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Comment: Condition: Excellent condition., remainder mark / Binding: Trade Paperback. / Publisher: W. W. Norton / Pub. Date: 1983 Attributes: 602 p. illus. 22 cm. / Stock#: 2063410 (FBA) * * *This item qualifies for FREE SHIPPING and Amazon Prime programs! * * *
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Richard the Third Paperback – January 23, 2013


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Product Details

  • Paperback: 608 pages
  • Publisher: W. W. Norton & Company; First Thus edition (January 23, 2013)
  • Language: English
  • ISBN-10: 0393007855
  • ISBN-13: 978-0393007855
  • Product Dimensions: 8.4 x 5.3 x 1.5 inches
  • Shipping Weight: 1.1 pounds (View shipping rates and policies)
  • Average Customer Review: 4.7 out of 5 stars  See all reviews (47 customer reviews)
  • Amazon Best Sellers Rank: #173,285 in Books (See Top 100 in Books)

Editorial Reviews

Review

The best biography of Richard III that has been written. -- A. L. Rowse, Chicago Tribune

[A] definitive biography of Richard III. It is a noteworthy performance. -- Geoffrey Bruun, Saturday Review

About the Author

Paul Murray Kendall (1911-1973) is the author of Warwick the Kingmaker, The Yorkist Age, Louis XI, and The Art of Biography.

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Customer Reviews

4.7 out of 5 stars
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Very well written and researched.
Teresa Pietersen
I very much enjoyed this book and would recommend it to anyone interested in English history or even a tourist visiting England.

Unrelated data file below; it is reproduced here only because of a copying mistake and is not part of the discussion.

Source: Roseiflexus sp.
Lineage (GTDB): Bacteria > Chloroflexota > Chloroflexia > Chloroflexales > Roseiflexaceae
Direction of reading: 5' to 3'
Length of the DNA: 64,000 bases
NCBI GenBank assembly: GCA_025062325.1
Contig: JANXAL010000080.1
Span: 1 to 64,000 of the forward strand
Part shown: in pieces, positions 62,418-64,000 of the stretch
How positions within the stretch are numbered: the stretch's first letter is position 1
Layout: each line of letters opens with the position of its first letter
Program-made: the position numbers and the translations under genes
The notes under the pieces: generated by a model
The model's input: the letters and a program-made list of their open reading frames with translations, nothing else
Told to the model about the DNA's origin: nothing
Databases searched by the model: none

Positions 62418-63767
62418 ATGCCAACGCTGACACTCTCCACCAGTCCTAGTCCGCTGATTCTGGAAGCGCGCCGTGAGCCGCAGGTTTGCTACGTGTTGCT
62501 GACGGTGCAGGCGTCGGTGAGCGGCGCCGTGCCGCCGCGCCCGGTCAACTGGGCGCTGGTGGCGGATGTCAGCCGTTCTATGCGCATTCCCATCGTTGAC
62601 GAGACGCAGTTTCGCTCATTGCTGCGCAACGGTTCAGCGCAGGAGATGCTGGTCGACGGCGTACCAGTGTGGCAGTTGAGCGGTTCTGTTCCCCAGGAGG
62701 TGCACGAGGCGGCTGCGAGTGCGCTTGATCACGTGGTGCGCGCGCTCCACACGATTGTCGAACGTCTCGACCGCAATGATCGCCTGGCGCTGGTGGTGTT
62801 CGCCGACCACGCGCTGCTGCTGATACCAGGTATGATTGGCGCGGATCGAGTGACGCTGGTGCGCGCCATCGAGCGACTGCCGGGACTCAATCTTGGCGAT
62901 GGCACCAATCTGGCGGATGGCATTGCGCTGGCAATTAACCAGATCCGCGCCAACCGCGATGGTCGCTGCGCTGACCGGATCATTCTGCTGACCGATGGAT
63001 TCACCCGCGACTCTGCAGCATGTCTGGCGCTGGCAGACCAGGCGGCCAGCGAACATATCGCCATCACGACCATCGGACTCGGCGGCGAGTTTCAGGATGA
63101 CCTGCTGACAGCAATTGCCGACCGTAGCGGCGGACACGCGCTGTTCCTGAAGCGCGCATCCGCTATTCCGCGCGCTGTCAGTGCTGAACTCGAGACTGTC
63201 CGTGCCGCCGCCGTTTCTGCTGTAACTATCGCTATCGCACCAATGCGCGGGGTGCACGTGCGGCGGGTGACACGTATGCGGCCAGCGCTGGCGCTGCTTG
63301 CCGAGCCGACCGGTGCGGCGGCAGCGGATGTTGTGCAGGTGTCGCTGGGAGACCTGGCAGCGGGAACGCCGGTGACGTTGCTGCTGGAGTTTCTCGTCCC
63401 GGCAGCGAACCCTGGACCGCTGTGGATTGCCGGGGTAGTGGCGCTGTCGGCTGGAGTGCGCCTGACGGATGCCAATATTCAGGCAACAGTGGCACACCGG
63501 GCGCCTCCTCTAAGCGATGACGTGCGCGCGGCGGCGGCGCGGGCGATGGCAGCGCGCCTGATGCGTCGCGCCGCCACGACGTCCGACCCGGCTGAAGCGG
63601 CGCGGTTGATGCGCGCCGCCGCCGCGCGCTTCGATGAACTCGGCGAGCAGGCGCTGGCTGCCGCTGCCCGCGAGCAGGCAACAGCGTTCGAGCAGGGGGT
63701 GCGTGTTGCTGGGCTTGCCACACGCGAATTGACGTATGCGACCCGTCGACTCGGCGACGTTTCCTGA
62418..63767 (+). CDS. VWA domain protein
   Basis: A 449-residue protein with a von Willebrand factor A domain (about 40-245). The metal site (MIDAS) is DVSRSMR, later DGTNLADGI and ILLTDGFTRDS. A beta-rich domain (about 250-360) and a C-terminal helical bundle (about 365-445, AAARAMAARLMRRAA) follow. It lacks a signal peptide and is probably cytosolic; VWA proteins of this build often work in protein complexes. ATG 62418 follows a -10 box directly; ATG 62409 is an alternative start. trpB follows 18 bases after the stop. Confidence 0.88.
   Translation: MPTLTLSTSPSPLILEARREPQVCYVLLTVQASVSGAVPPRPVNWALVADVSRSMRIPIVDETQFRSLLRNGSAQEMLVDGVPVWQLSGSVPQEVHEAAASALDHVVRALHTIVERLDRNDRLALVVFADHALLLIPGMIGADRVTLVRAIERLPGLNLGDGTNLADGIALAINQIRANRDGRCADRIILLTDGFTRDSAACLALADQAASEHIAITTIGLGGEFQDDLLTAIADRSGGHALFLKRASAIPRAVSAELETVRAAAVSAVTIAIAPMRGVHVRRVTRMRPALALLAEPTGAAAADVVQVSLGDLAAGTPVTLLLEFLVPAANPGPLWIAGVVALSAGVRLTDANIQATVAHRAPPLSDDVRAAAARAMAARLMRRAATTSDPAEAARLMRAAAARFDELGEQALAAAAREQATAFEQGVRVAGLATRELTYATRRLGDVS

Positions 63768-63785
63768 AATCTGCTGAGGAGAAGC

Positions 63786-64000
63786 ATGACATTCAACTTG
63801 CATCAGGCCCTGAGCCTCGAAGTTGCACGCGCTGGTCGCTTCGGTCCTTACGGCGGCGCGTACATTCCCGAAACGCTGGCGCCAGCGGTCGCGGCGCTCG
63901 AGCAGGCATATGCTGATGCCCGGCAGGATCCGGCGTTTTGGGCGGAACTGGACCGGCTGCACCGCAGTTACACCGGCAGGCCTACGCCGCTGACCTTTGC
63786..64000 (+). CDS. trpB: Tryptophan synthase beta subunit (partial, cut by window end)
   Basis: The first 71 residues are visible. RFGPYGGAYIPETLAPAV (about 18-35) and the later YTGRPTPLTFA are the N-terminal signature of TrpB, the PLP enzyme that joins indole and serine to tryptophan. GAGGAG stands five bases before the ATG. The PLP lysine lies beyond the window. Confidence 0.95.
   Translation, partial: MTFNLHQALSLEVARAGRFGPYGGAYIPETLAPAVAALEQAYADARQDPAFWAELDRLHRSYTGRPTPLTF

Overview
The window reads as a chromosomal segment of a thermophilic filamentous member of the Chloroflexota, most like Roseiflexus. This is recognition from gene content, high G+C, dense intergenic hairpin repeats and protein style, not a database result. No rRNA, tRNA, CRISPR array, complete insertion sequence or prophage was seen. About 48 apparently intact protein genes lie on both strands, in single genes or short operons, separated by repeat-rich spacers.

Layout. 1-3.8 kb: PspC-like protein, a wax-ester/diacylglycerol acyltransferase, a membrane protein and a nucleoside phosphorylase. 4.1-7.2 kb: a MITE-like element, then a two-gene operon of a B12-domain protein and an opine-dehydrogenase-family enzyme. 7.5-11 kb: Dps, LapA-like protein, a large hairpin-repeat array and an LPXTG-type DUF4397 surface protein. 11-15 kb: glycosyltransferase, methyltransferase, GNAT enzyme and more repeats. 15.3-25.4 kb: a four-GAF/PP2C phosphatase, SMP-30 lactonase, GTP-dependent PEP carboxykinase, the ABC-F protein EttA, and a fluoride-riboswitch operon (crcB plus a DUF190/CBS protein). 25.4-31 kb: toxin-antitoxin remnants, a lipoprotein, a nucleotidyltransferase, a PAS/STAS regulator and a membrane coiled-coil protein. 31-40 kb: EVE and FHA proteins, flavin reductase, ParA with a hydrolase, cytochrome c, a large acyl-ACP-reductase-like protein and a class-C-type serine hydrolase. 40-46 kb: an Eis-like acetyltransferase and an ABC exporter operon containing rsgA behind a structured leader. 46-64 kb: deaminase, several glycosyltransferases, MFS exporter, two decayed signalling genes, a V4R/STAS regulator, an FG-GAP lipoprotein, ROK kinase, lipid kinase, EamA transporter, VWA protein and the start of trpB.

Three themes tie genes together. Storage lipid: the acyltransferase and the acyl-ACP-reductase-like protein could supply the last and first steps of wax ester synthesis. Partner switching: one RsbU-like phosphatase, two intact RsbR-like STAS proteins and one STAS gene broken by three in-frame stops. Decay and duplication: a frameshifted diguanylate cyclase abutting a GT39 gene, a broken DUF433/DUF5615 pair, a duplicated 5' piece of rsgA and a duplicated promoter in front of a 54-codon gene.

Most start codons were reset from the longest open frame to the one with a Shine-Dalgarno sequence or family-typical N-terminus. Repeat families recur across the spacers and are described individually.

Just A Girl
This is a good point with consistent evidence to support it.
Daniel Putman

Most Helpful Customer Reviews

146 of 149 people found the following review helpful By Meredith Whitford on January 24, 2000
Format: Paperback
I have read every biography and reference source about Richard III, and Kendall's biography still stands as the best introduction to a study of this monarch and his times, and to the controversy which still, despite all the recent scholarship, surrounds him. Kendall is often criticised for his romanticised approach to his subject and for his slightly purple prose, but his book is intensely readable, clear, and scholarly. Later research ahs produced evidence which outdates some of Kendall's points, but his overview of the era and characters continues to be the best. If you're new to the period/subject, or want to get someone else interested, kendall's "Richard III" is the best starting point. I find it an invaluable research tool. Kendall's "The Yorkist Age" is also the best book I have ever found for an understanding of the era. Sources like the Richard III Society website will guide any interested reader to many other reputable sources, but Kendall stands out as the place to start. (And, unlike many writers who claim to be historians, Kendall uses historical sources, not prejudices and second-hand information.) Highly recommended.
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73 of 77 people found the following review helpful By IVAN JIMENEZ CORREAL on November 13, 2005
Format: Paperback